The craziest address mixup yet

So, on Saturday morning, I’m returning from a trip to Lowe’s to get some more line for my grass trimmer. When I pull into my driveway, I can see that things aren’t quite right. Jim and Nora are exiting the house — with purpose — followed by a police officer. What the ?!?

I didn’t realize until much later that this incident was related to the headache that’s been plaguing us ever since we moved into our house. Some cities are so large that they divide their streets into “north” and “south” sections, so it’s easier to figure out what side of town an address is on. In Seattle, you can live on Fourth Avenue North, and someone else can live ten miles away on Fourth Avenue South.

But everyone in Seattle knows this is how the addresses are laid out — and the different parts of these streets are usually also in different zip codes.

For some reason, the tiny town of Davidson, North Carolina, has decided that it also needs to follow this model. My street is two blocks long, but somehow the town planners decided it too needed a “north” and a “south” designation. The bizarre result is that the house kitty-corner from us (in the “south” section) has the same street address. Most people on the “older” part of our street don’t bother with their official “south” designation, and so very often we get their packages — or they get ours, when some automated shipper’s web page decides that the “north” section of our street doesn’t exist and lops the “north” off our address.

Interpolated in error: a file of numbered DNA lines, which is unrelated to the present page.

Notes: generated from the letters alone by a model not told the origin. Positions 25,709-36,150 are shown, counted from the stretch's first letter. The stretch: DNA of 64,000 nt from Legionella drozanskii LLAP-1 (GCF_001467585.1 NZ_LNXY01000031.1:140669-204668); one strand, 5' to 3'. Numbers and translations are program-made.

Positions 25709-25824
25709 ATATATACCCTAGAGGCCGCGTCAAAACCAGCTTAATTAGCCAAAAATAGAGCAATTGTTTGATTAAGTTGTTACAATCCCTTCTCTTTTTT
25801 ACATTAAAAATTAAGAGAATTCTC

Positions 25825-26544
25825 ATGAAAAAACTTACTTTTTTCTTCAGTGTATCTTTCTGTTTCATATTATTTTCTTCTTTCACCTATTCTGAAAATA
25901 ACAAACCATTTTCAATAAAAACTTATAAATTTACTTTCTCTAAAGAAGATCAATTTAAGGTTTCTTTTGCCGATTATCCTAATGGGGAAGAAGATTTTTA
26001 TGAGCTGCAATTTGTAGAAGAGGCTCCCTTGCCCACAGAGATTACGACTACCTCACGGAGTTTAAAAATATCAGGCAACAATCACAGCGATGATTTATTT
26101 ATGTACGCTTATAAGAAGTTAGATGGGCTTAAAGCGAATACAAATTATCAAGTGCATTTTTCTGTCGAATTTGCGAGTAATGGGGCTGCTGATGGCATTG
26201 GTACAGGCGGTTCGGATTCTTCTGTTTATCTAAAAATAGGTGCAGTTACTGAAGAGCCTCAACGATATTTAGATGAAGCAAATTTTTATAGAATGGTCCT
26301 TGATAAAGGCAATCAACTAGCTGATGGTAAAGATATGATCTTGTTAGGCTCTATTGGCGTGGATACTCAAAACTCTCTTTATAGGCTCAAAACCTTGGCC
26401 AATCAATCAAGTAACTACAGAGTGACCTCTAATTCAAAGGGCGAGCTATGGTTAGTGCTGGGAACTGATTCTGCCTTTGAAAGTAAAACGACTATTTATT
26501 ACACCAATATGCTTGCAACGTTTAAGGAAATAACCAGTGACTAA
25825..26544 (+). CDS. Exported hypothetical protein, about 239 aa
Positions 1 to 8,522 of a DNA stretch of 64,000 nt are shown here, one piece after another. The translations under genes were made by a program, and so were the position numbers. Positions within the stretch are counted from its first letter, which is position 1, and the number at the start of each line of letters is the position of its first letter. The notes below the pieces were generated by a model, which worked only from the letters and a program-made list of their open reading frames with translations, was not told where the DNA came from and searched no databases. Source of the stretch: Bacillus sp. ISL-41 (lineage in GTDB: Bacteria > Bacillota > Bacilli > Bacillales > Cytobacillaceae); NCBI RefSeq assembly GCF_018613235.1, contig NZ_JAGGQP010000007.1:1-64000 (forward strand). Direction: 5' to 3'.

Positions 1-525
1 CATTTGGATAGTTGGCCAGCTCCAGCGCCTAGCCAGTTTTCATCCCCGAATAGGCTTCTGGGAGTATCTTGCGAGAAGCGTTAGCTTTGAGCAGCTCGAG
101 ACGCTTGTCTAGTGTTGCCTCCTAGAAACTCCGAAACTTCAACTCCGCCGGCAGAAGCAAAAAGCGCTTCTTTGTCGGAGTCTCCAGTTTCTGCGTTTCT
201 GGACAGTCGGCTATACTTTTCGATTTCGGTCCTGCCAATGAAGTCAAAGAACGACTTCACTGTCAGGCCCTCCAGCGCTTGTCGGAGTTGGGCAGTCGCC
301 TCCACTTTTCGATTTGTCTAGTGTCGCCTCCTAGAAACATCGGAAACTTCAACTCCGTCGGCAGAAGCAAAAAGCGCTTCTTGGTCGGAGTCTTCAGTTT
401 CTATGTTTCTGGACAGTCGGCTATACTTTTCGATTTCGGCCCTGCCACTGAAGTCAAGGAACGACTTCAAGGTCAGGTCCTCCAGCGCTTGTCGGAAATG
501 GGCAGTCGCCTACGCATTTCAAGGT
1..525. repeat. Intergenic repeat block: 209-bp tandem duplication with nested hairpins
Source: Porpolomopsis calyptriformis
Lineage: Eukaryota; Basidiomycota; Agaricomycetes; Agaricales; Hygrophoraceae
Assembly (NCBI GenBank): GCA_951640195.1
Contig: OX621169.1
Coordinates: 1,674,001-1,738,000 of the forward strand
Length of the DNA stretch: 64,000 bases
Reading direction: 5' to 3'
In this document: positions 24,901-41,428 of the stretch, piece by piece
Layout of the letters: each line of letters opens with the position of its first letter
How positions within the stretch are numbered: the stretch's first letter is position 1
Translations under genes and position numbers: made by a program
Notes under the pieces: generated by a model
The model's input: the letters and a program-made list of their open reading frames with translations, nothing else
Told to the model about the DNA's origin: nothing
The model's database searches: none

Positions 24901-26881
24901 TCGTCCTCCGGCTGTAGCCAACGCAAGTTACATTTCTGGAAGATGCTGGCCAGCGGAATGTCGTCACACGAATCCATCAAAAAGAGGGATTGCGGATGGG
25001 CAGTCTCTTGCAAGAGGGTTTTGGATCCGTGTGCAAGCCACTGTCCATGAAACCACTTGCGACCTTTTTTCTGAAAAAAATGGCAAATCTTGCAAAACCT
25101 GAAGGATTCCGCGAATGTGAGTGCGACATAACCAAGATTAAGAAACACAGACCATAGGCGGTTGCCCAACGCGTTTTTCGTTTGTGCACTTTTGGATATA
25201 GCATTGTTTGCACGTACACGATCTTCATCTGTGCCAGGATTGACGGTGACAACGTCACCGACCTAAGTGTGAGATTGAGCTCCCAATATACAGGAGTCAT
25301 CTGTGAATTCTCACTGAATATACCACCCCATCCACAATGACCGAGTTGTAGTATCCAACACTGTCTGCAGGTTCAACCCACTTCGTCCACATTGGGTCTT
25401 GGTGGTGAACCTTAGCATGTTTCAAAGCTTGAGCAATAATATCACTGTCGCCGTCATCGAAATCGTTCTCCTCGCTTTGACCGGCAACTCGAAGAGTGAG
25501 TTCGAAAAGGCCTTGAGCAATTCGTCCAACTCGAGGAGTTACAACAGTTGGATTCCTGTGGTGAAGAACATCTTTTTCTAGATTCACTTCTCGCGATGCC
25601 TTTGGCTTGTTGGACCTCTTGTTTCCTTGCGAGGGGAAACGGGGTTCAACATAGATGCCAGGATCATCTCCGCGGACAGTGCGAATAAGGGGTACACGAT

This had seemed bad enough. But why were the police here? The officer asked me for my driver’s license, then took it back to his vehicle to check it out in his computer. When he returned in a few minutes, he asked me if I’d reported to the police department that I was on vacation.

“No,” I said. “We were on vacation this summer, though, and maybe somehow that request never got canceled.”

“Are you related to ______ ______?” He asked.

Aha! It was my neighbor from the south side of the street! She must have put in the vacation notice, and now even the police had mixed up our addresses. In our town, you can request that the police stop by every day when you’re on vacation just to make sure your property is all right. He had found the front door unlocked, so walked in to check things out. He heard the kids upstairs, and asked them to exit the house.

So I had to explain the whole address thing — how this is “north,” and that is “south,” and that’s why we have the same address, even though the whole street is only two blocks long. And then I thought to myself, shouldn’t the police know this? Isn’t it sort of important for them to understand how the addresses are laid out in their own town? Isn’t this why we have our own police force instead of camping onto Charlotte and Mecklenburg county?

It could be worse, I suppose. At least we don’t have much crime around here. Oh, wait….

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